Wednesday, October 14, 2009


I wrote these vignettes because I want to know why I have such an obsession with my own weight, which is, after all, just a number. I find this obsession pretty irrational considering that I don't judge people based on their weight and certainly don't feel very influenced by culture about weight. I think women can come in all shapes and sizes and all those sizes are beautiful. I have never wanted to look like the women in fashion magazines and I was never raised to care about weight. I also have never been a heavy person. So why do I have an unhealthy relationship with my weight? And why does a number mean so much to so many women?

First time I knew how much I weighed:

When I was 12, the summer before I got my period, I went to the Oregon coast with my family. We stayed in a really big, old beach house with my mom's family and all us girl cousins spent the week playing in the sand, swimming and gossiping through the night. All the girl cousins shared a bit attic room and we were all around the same age.

One day we were talking and one of my thinner cousins asked how much I weighed. I had never weighed myself, so we both weighed ourselves on the scale to compare: She weighed 95 lbs and I weighed 105. We were the same height and I remember being embarrassed that I weighed more and wishing that I too was 95 lbs.

First time I realized that others might notice my weight:

During junior high volleyball games, we had to wear short red shorts and long sleeve red and white tops. And during each game my face would turn red when I had to bump the ball because I couldn't put my arms completely together because of my large chest. And all I could think about was everyone looking at me and noticing how "chubby" I was.

There was this one very tall, very slender, very pretty blond girl, who with her impossibly skinny arms and flat chest was our star player. She was the forward, I was the setter. I was short, curvy and brunette. She was what I was not.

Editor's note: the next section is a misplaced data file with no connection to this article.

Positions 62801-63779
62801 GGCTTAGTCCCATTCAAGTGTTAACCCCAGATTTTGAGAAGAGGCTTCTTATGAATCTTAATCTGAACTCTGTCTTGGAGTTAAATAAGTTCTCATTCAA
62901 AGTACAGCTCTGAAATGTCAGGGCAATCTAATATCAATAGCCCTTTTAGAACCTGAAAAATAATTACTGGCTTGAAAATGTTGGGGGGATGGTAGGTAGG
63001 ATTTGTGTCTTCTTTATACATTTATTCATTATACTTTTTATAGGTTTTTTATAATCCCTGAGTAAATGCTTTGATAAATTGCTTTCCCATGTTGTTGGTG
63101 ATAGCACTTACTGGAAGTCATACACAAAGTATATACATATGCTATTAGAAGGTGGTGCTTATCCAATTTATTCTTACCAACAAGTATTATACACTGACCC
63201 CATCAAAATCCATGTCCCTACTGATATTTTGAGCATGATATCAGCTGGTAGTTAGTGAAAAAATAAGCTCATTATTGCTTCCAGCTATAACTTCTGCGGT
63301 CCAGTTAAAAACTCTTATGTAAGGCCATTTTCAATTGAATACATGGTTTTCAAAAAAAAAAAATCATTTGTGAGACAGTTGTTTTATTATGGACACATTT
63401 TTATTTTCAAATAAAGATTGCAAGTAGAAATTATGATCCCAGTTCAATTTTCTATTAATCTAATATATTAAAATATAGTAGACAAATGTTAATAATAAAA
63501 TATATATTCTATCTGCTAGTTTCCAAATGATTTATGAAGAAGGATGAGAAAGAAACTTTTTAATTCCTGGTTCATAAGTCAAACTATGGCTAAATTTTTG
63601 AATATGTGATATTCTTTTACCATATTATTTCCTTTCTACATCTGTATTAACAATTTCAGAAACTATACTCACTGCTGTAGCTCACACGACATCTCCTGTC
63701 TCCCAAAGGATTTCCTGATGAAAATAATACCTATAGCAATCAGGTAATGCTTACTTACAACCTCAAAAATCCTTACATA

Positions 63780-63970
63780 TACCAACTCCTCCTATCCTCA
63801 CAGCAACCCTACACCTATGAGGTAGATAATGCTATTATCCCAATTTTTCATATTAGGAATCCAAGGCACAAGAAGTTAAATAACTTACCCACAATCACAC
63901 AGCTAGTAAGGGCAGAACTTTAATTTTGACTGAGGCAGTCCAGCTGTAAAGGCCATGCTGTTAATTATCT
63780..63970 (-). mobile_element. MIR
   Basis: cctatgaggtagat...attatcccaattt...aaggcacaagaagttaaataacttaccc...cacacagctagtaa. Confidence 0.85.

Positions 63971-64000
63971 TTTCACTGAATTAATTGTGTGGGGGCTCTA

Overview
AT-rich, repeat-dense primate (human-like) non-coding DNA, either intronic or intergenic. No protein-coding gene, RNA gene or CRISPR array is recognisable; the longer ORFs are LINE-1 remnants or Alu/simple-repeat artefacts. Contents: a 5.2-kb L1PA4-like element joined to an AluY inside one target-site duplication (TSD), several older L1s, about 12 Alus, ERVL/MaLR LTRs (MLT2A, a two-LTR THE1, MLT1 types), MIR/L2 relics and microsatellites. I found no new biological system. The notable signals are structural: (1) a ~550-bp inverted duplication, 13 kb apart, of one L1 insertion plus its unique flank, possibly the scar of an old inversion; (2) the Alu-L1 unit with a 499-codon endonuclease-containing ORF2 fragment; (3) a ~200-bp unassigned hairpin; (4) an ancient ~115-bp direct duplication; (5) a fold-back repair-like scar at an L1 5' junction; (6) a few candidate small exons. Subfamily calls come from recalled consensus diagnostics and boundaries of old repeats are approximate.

First time I was proud of my body:

After I trained and ran a half marathon when I was 25. I remember thinking that my body was absolutely amazing.

First time I was not embarrassed to wear a swimsuit:

I went to Hawaii with some girlfriends right after running my first half marathon. It was the first time I felt comfortable wearing a swimsuit. We spent the week walking around in bikinis and not being surprised at the attention we got. I held my head high and didn't think once about what I looked like. Because I looked good! :-)

First time I went on a diet:

The first time I went on a true diet was when I was 24. I don't count the million 1-2 day diets I've had before and since. I ate only 1200 calories a day. I didn't focus on eating healthy food, though a natural consequence of the calorie restriction was that I did eat healthy food because it was more filling. I lost 10 lbs and then another 10 after I started running.

First time my mother commented on my weight:


First time I really felt ugly:

One of my only male friends in high school and someone I thought was smart and mature drew a picture of me and gave it to me. It was really unflattering. When I first looked at it I thought it was a really funny joke. Like haha, you drew this horrible picture of a hag that so obviously isn't me and said it was me; what an awesome ironic, inside joke. But he didn't laugh "with" me as much as "at" me about the whole thing. And for a long time afterwards I was sure that was really how he saw me: as a hag. I kept that drawing for many years in a box. Which was WAY too many years and way too painful a lesson on how even when you're sophisticated and distant you can still get hurt.

First time I really felt pretty:

When I was a junior in college I went to my school's junior/senior banquet and wore a black velvet knee-length dress and Anne Klein strappy leather shoes. I did my own hair and liked my date. I don't recall him ever complimenting me but he was pretty nervous about his too-tight pants. But I knew that I was pretty.

First time I felt absolutely gorgeous:

First time I met my husband.

1 comment:

Sally HP said...

Thanks for this post! I've always thought of you as having a great figure, and it's interesting to see how each woman's view of themselves is skewed; either positively or negatively.